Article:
Transition

Articles

Evaluation with "Excellent" checked Are You Agile? An Assessment Can Tell You

Plenty of companies want to be agile and go through the motions but are not really agile. An agile assessment allows you to evaluate how teams or even organizations are doing in their agile journey. But like any useful tool, there is no shortage of assessment options available. Here are the acceptance criteria to look for and a framework for using an agile assessment.

Joel Bancroft-Connors's picture Joel Bancroft-Connors
Continuous improvement How Businesses Stay Agile: The Art of Being Retrospective

The greatest use for agile in business is in changing how you tackle problems and projects. Rather than defining the whole project and setting a “way forward,” an agile approach takes things much more iteratively. That means meeting as a team on a frequent and regular basis to share problems and successes, then making improvements as needed—being retrospective.

Ivan Seselj's picture Ivan Seselj
Man surrounded by sticky notes Streamline Your Agile Requirements by Avoiding Bloated Backlogs

In agile development, a bloated backlog results from teams accumulating huge lists of requirements, usually in the form of user stories. Retaining every possible story for building the product weighs down the backlog while squeezing (or obscuring) the highest-value stories. The best way to help minimize this risk is to optimize the time spent defining and refining the product priorities.

Michelina DiNunno's picture Michelina DiNunno
Leader on a team 7 Lessons Agile Can Teach Us about Leadership

The Agile Manifesto contains values to guide teams toward developing better software. But its directives are also about leadership—influencing culture and creating an organization where people can collaborate to meet the needs of their customers. Here are seven lessons the Agile Manifesto can teach us about leadership.

Ryan Ripley's picture Ryan Ripley
Woman designing software architecture An Agile Approach to Software Architecture

For an organization transitioning to agile development, creating software architecture isn’t incompatible with your new processes. Consider the principles in the Agile Manifesto, involve team members who will be using the architecture in its development, and reflect and adapt often, and you will end up with an architecture that meets the needs of your team and your enterprise.

Gene Gotimer's picture Gene Gotimer
Transparency The Transparency Experiment: Improving Accuracy and Predictability in Scrum

Using the iterative and incremental agile development framework Scrum should help manage product development, but some teams still have difficulty delivering features in a predictable manner. This organization decided to address the mismatch between what was being committed and what was accomplished by doing an experiment in work transparency.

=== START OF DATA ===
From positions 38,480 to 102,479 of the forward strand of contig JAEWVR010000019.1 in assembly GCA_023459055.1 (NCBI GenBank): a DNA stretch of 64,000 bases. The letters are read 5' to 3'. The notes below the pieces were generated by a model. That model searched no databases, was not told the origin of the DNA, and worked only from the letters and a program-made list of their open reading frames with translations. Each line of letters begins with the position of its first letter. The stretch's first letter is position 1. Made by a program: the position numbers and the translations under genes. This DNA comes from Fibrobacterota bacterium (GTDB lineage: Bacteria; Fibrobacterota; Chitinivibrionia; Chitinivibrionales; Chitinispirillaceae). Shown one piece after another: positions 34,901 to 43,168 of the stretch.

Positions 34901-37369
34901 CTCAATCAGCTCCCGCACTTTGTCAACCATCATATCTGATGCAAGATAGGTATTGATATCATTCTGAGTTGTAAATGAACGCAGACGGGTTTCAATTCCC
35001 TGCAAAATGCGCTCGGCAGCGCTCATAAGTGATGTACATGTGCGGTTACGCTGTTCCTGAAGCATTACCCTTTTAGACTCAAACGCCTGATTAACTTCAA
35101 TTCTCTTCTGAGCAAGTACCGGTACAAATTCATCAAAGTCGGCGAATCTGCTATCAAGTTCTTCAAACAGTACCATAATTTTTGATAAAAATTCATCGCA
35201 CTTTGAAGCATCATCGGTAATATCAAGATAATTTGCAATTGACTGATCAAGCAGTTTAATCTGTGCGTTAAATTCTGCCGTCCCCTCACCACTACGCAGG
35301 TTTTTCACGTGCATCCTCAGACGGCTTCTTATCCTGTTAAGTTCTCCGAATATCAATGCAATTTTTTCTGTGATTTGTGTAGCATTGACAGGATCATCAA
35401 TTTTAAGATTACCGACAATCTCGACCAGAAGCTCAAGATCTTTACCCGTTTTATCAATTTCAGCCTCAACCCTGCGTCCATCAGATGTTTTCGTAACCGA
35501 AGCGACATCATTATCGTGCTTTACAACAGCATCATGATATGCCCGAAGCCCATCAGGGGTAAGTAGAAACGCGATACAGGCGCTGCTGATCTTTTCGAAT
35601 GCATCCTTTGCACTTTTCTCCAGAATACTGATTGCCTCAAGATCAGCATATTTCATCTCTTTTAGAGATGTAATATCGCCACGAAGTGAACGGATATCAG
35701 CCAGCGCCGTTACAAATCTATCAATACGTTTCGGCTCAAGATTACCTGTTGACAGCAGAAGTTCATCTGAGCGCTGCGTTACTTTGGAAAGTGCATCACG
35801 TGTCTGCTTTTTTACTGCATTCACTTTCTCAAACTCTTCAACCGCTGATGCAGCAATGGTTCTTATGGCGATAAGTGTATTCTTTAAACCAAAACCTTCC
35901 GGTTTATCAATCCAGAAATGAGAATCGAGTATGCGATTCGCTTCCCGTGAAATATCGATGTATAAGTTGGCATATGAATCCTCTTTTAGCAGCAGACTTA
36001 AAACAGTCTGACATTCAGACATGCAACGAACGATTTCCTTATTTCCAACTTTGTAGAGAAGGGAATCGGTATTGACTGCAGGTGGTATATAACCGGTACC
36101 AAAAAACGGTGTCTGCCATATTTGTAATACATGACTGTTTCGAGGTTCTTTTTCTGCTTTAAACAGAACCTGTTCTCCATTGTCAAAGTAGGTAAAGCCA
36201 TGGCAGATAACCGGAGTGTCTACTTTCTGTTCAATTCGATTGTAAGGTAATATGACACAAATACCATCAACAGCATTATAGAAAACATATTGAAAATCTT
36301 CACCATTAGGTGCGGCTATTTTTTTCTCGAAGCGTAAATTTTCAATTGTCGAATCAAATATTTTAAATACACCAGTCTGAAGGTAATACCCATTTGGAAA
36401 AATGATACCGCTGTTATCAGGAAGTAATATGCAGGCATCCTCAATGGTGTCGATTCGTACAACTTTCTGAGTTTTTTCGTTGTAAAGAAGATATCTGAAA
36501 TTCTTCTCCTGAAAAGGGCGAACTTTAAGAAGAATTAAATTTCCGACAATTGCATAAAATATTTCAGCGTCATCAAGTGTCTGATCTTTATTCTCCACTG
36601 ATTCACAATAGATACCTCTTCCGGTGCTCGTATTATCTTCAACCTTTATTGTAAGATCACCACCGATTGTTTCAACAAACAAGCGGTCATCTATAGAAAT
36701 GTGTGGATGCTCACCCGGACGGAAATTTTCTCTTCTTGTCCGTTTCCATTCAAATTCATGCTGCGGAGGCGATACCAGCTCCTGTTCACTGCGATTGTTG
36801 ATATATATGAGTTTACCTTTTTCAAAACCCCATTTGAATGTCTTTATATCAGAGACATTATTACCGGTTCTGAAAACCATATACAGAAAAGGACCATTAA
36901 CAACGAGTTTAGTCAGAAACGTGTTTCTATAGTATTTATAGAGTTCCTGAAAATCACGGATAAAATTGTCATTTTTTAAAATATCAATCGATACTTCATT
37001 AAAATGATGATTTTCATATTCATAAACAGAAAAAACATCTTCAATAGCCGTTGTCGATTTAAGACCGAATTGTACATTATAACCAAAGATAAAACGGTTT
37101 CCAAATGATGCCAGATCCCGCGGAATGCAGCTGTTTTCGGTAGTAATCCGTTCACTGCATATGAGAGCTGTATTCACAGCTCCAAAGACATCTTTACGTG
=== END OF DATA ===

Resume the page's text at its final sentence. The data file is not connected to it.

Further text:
Metrics 4 Balanced Metrics for Tracking Agile Teams

Whatever your feelings on metrics, organizations will expect them for your team. You don't want to measure only one aspect to the detriment of other information, but you also don't want to measure too many things and scatter your team's focus. Here are four metrics that balance each other out and help gauge an agile team's productivity, work quality, predictability, and health.

Joel Bancroft-Connors's picture Joel Bancroft-Connors
Back to basics Back to Basics: Use the Heart of Agile to Frame Your Agile Adoption

Somewhere along the way, agile implementations have gotten overblown and unwieldy. Managers and leaders look at all the models and frameworks and think agile adoption is too confusing or not worth the effort. To communicate what agile truly means, we have to simplify the message by getting to the heart of agile: collaborate, deliver, reflect, and improve.

Phil Gadzinski's picture Phil Gadzinski
Encouraging growth Agile Managers: Trust Your Team and Encourage Innovation

In order to fully embrace agile and create an environment where individuals want to work together as a team, managers have to move from a role of dictation to one of direction and mentorship. Instead of making all the decisions, managers need to trust their team members and empower them to solve problems on their own, innovate, and fail—or succeed.

Lisa Rich's picture Lisa Rich Mic Riley
The Agile Manifesto Let the Agile Manifesto Guide Your Software Testing

Although its values are commonly associated with agile software development, the Agile Manifesto applies to all people and teams following the agile mindset, including testers. This article examines the four main values of the Agile Manifesto and reveals how they can bring agility to test efforts—improving quality for your team and your customers.

Nishi Grover Garg's picture Nishi Grover Garg

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